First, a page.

The “right to repair” must encompass designing products that last longer and can be fixed, as well as labelling to better inform consumers and extending guarantee rights.
In a resolution approved on Wednesday with 41 votes in favour, none against and 4 abstentions, the Internal Market and Consumer Protection Committee stresses that an effective right to repair should address aspects of a product’s lifecycle and take into account product design, as well as the key ethical principles of production, standardisation, information labelling on reparability and on the expected lifespan of a product, consumer guarantees and public procurement.
Tabling the resolution on behalf of the committee, Chair Anna Cavazzini (Greens/EFA, DE) said: “Repairing broken or damaged products means saving money, saving energy and resources, which is more essential than ever for the creation of a resilient single market. To repair their own products enables consumers to quit the throwaway society and to take an active role in shifting to a circular economy. The EU must deliver on the right to repair. Today, the Internal Market Committee clearly defines its expectations for the Commission’s upcoming initiative”.
MEPs say in the text that a proper “right to repair” should give the repair industry, including independent repairers, and consumers access to repair and maintenance information free of charge.
Concerning digital devices, MEPs argue that “software updates have to be made available for a minimum period of time”, and demand consumers are fully informed at the time of purchase on the availability of updates. These should not lead to a diminished performance of, for example, smartphones.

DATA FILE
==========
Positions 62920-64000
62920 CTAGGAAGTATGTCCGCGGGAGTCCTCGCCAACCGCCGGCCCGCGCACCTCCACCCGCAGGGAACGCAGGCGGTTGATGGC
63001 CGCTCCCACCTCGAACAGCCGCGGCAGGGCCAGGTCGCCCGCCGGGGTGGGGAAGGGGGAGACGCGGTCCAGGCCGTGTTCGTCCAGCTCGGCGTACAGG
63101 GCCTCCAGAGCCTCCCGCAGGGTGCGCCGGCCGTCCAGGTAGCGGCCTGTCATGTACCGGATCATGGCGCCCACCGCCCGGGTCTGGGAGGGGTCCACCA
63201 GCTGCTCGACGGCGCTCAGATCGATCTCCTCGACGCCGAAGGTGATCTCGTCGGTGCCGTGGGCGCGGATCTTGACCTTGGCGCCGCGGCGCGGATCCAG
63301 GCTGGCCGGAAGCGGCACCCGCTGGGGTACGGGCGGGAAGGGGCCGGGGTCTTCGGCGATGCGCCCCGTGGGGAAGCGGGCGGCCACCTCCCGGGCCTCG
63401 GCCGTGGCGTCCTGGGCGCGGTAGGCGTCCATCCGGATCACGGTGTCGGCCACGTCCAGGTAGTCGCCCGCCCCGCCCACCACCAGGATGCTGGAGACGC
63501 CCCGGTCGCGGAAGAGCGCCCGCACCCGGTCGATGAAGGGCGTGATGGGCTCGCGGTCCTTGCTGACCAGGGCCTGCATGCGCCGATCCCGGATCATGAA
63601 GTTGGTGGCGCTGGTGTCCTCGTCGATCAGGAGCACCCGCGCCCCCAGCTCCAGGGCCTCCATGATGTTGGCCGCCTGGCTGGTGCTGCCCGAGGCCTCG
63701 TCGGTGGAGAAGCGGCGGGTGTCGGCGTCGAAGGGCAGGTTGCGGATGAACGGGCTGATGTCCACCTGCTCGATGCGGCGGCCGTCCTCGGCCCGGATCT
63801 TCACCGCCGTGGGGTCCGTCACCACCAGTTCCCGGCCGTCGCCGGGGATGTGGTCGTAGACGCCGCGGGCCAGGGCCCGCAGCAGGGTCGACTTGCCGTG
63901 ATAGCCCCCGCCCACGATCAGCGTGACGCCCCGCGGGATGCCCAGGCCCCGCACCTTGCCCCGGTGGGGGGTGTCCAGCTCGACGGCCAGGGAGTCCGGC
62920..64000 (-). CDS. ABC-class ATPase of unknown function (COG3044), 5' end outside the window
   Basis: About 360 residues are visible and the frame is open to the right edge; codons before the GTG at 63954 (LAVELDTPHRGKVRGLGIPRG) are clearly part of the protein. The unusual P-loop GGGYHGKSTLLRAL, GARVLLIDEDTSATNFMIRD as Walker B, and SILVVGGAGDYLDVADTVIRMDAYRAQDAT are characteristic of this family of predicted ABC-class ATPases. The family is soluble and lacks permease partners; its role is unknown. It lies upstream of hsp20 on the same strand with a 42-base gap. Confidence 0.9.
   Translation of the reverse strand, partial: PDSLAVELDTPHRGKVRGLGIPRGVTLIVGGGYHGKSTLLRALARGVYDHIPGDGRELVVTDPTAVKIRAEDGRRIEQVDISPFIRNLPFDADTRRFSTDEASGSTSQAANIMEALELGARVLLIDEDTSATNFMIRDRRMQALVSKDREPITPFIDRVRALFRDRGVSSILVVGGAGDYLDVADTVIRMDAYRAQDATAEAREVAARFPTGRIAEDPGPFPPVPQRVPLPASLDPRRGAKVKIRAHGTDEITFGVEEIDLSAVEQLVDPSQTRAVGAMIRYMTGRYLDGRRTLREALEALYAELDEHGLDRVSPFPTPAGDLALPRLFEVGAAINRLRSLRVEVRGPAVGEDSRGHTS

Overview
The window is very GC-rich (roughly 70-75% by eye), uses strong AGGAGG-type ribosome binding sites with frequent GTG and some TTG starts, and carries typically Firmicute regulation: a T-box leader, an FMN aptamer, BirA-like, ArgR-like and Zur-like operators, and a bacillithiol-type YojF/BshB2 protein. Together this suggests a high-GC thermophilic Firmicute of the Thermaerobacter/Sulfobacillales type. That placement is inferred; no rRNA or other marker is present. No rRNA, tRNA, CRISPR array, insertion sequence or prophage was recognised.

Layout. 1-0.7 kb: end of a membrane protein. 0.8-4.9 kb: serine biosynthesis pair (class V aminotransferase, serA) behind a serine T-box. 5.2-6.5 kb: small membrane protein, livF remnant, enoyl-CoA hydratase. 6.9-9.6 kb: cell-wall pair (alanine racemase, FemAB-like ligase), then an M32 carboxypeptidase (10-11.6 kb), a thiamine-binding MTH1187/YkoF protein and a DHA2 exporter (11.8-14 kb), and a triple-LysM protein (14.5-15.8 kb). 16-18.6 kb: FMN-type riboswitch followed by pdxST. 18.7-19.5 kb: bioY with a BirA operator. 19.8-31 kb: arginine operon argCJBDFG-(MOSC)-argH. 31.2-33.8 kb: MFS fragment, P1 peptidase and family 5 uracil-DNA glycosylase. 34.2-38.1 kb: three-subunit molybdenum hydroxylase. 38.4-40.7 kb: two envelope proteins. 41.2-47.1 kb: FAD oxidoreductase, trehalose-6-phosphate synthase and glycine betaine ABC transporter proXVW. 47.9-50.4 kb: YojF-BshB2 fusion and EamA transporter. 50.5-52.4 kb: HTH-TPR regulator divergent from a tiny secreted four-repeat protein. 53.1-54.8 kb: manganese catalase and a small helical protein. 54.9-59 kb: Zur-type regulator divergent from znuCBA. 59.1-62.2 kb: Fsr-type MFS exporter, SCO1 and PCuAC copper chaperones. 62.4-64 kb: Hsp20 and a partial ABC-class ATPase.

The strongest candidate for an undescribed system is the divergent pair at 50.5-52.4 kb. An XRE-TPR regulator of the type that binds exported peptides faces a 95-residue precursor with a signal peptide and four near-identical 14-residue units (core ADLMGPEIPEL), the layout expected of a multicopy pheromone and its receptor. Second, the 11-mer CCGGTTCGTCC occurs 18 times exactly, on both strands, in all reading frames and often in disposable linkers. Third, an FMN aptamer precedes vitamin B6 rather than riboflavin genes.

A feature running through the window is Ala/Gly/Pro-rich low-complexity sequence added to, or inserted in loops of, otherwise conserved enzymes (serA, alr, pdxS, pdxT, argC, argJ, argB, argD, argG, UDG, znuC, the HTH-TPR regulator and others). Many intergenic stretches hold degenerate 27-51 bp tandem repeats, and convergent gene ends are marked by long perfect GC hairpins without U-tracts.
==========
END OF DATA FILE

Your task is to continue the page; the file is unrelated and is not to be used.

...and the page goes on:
Practices which unduly constrain the right to repair or lead to obsolescence could be considered as “unfair commercial practices” and blacklisted in EU law.
Measures to motivate consumers to choose repair over replacement are also needed, according to MEPs. These may include the obligation to provide for a replacement good for the duration of a repair for certain products, extending guarantees and granting bonuses for consumers who choose to repair.
Other proposals include:
- requirements to design products to be longer-lasting and safely repaired, and their parts easily removed;
- harmonised rules for consumer information at the point of sale, including “repair scores”, estimated lifespan, spare parts, repair services, as well as the availability of software updates;
- a possible joint manufacturer-seller liability mechanism;
- the introduction of durability and repair requirements in a future Ecodesign Directive.
The draft resolution is due to be voted on by MEPs in April’s plenary session. Parliament has stressed the importance of the right to repair for consumers as a key pillar of the circular economy agenda in the framework of the EU Green Deal. The Commission announced that it would table a proposal amending the Sale of Goods Directive and that is considering to present a separate legislative proposal on the right to repair during the third quarter of 2022.
According to a Eurobarometer survey, 79% of EU citizens think that manufacturers should be required to make it easier to repair digital devices or replace their individual parts, and 77% would rather repair their devices than replace them.